- Sun L, Qi R, Zhu J, Liu Y, et al. Total arch replacement combined with stented elephant trunk implantation: a new “standard” therapy for type a dissection involving repair of the aortic arch? Circulation 2011;123:971-8. [PubMed]
- Ma WG, Zhu JM, Zheng J, et al. Sun’s procedure for complex aortic arch repair: total arch replacement using tetrafurcate graft with stented elephant trunk implantation. Ann Cardiothorac Surg 2013;2:642-8.
- Flores J, Kunihara T, Shiiya N, et al. Extensive deployment of the stented elephant trunk is associated with an increased risk of spinal cord injury. J Thorac Cardiovasc Surg 2006;131:336-42. [PubMed]
- Svensson LG. Device discordancy: lost cords, quick-fix seekers, quality, and ethics. J Thorac Cardiovasc Surg 2006;131:261-3. [PubMed]
- Sorokin VA, Chong CF, Lee CN, et al. Combined open and endovascular repair of acute type A aortic dissection. Ann Thorac Surg 2007;83:666-8. [PubMed]
- Bachet J. Icvts On-line discussion A. Patency of distal false lumen in acute dissection. Interact Cardiovasc Thorac Surg 2007;6:207-8. [PubMed]
- Murzi M, Glauber M. Should an endovascular procedure be combined with resection for type a aortic dissection? Ann Thorac Surg 2009;88:1387-8; author reply 1388-9. [PubMed]
- Bonser RS, Ranasinghe AM, Loubani M, et al. Evidence, lack of evidence, controversy, and debate in the provision and performance of the surgery of acute type A aortic dissection. J Am Coll Cardiol 2011;58:2455-74. [PubMed]
- Glower DD, Speier RH, White WD, et al. Management and long-term outcome of aortic dissection. Ann Surg 1991;214:31-41. [PubMed]
- Pansini S, Gagliardotto PV, Pompei E, et al. Early and late risk factors in surgical treatment of acute type A aortic dissection. Ann Thorac Surg 1998;66:779-84. [PubMed]
- Pochettino A, Brinkman WT, Moeller P, et al. Antegrade thoracic stent grafting during repair of acute DeBakey I dissection prevents development of thoracoabdominal aortic aneurysms. Ann Thorac Surg 2009;88:482-9; discussion 489-90. [PubMed]
- Jakob H, Tsagakis K, Pacini D, et al. The International E-vita Open Registry: data sets of 274 patients. J Cardiovasc Surg (Torino) 2011;52:717-23. [PubMed]
- Shen K, Tang H, Jing R, et al. Application of triple-branched stent graft for Stanford type A aortic dissection: potential risks. Eur J Cardiothorac Surg 2012;41:e12-7. [PubMed]
- Shrestha M, Pichlmaier M, Martens A, et al. Total aortic arch replacement with a novel four-branched frozen elephant trunk graft: first-in-man results. Eur J Cardiothorac Surg 2013;43:406-10. [PubMed]
- Trimarchi S, Eagle KA, Nienaber CA, et al. Role of age in acute type A aortic dissection outcome: report from the International Registry of Acute Aortic Dissection (IRAD). J Thorac Cardiovasc Surg 2010;140:784-9. [PubMed]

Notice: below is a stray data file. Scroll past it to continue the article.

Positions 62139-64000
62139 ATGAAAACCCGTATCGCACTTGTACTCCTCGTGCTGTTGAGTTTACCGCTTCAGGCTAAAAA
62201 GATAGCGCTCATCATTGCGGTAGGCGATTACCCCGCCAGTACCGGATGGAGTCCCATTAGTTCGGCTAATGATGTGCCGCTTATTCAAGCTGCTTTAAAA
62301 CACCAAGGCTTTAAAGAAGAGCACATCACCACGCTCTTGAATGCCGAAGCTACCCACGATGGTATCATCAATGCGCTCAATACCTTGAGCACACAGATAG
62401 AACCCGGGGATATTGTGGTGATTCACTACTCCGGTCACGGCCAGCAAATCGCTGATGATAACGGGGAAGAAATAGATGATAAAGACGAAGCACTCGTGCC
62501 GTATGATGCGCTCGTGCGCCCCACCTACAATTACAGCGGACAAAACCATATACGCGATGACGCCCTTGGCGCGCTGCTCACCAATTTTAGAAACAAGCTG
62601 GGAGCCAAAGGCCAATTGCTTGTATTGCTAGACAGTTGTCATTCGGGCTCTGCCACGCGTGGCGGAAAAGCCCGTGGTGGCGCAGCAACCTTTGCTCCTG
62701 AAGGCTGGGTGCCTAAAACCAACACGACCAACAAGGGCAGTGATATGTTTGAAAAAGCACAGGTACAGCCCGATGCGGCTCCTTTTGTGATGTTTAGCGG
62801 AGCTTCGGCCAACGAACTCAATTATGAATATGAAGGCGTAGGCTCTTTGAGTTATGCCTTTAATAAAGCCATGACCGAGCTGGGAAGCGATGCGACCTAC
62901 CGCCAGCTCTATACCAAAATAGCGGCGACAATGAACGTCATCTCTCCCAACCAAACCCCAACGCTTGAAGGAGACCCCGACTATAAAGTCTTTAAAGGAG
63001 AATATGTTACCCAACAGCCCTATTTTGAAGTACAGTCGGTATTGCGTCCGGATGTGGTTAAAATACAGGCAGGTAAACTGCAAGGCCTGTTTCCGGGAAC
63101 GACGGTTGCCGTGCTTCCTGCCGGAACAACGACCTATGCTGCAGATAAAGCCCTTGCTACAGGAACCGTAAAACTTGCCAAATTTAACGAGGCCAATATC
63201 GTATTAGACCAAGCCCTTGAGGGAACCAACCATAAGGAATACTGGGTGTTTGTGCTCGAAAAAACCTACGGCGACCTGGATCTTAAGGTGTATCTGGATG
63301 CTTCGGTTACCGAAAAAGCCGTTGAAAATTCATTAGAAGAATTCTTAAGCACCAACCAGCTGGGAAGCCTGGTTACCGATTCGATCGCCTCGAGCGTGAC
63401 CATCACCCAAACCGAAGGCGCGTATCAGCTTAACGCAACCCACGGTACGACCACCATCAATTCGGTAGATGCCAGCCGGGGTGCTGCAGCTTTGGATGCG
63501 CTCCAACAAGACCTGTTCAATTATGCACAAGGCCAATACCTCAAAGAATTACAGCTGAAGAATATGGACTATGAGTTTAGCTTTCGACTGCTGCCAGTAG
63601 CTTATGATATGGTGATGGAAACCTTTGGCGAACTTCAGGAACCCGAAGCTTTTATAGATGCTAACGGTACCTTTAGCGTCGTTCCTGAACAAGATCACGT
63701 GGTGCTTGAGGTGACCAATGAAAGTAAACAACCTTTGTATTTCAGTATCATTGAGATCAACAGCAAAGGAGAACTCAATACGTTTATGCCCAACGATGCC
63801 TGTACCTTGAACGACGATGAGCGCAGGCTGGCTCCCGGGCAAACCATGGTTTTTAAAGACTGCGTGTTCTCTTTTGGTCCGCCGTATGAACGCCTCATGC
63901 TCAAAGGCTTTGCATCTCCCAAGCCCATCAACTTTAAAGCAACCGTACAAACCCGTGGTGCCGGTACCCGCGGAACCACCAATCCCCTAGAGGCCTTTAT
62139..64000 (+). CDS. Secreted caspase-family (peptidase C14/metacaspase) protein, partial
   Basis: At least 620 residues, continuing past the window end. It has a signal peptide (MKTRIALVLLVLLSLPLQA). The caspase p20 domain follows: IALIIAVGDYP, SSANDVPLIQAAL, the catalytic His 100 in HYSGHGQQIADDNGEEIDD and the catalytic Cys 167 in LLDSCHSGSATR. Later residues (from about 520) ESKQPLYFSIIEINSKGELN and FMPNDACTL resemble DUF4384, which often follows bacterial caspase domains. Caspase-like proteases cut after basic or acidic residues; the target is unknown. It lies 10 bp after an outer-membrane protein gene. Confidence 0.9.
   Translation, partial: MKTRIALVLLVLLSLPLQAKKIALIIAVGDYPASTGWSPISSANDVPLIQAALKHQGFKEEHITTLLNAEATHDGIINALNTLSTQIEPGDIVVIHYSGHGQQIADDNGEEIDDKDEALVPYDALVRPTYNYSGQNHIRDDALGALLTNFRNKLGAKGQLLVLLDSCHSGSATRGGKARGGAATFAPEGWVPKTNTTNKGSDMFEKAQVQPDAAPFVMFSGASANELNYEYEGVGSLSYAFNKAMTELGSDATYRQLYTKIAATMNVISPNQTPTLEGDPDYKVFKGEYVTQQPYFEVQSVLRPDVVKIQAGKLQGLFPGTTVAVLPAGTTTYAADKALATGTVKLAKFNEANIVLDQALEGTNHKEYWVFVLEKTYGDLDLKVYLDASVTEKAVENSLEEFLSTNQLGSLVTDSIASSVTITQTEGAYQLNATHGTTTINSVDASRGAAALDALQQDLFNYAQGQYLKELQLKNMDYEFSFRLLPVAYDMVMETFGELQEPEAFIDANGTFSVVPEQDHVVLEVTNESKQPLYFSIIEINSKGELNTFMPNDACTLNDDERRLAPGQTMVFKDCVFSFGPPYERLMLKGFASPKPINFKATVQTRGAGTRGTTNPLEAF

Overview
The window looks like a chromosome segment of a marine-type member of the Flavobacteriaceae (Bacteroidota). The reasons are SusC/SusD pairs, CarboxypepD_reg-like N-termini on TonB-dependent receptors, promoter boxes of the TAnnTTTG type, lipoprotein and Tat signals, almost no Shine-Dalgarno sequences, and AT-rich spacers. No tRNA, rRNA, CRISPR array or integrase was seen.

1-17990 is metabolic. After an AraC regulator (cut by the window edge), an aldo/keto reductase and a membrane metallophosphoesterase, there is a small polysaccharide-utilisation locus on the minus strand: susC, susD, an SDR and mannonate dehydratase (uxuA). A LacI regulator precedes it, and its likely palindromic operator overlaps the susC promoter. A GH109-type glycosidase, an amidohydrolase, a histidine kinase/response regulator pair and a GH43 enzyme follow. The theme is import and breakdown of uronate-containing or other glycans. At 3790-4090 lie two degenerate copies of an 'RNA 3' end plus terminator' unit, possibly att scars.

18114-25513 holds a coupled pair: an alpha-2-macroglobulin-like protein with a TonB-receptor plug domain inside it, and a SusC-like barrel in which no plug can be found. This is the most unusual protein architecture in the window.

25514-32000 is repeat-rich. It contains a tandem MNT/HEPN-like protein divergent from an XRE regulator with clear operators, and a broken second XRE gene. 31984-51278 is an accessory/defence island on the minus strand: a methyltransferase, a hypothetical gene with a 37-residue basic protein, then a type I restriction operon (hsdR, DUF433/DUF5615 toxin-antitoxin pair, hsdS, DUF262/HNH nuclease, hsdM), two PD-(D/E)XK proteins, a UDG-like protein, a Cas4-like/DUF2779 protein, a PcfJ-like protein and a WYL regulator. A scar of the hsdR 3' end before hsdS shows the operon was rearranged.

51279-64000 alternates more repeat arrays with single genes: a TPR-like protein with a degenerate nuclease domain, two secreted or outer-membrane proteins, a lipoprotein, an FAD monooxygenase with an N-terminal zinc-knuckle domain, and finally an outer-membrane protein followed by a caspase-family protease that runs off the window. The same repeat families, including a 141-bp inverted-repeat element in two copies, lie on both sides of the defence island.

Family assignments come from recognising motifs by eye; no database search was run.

- Rylski B, Hoffmann I, Beyersdorf F, et al. Acute Aortic Dissection Type A: Age-related Management and Outcomes Reported in the German Registry for Acute Aortic Dissection Type A (GERAADA) of Over 2000 Patients. Ann Surg 2013. [Epub ahead of print]. [PubMed]
- Roselli EE, Rafael A, Soltesz EG, et al. Simplified frozen elephant trunk repair for acute DeBakey type I dissection. J Thorac Cardiovasc Surg 2013;145:S197-201. [PubMed]
- Uchida N, Katayama A, Tamura K, et al. Frozen elephant trunk technique and partial remodeling for acute type A aortic dissection. Eur J Cardiothorac Surg 2011;40:1066-71. [PubMed]
- Kimura N, Tanaka M, Kawahito K, et al. Early- and long-term outcomes after surgery for acute type a aortic dissection in patients aged 45 years and younger. Circ J 2011;75:2135-43. [PubMed]
- Januzzi JL, Isselbacher EM, Fattori R, et al. Characterizing the young patient with aortic dissection: results from the International Registry of Aortic Dissection (IRAD). J Am Coll Cardiol 2004;43:665-9. [PubMed]
- Conzelmann LO, Hoffmann I, Blettner M, et al. Analysis of risk factors for neurological dysfunction in patients with acute aortic dissection type A: data from the German Registry for Acute Aortic Dissection type A (GERAADA). Eur J Cardiothorac Surg 2012;42:557-65. [PubMed]
- Rampoldi V, Trimarchi S, Eagle KA, et al. Simple risk models to predict surgical mortality in acute type A aortic dissection: the International Registry of Acute Aortic Dissection score. Ann Thorac Surg 2007;83:55-61. [PubMed]
- Immer FF, Grobéty V, Lauten A, et al. Does malperfusion syndrome affect early and mid-term outcome in patients suffering from acute type A aortic dissection? Interact Cardiovasc Thorac Surg 2006;5:187-90. [PubMed]
- Pacini D, Leone A, Belotti LM, et al. Acute type A aortic dissection: significance of multiorgan malperfusion. Eur J Cardiothorac Surg 2013;43:820-6. [PubMed]
- Imoto K, Uchida K, Karube N, et al. Risk analysis and improvement of strategies in patients who have acute type A aortic dissection with coronary artery dissection. Eur J Cardiothorac Surg 2013;44:419-25. [PubMed]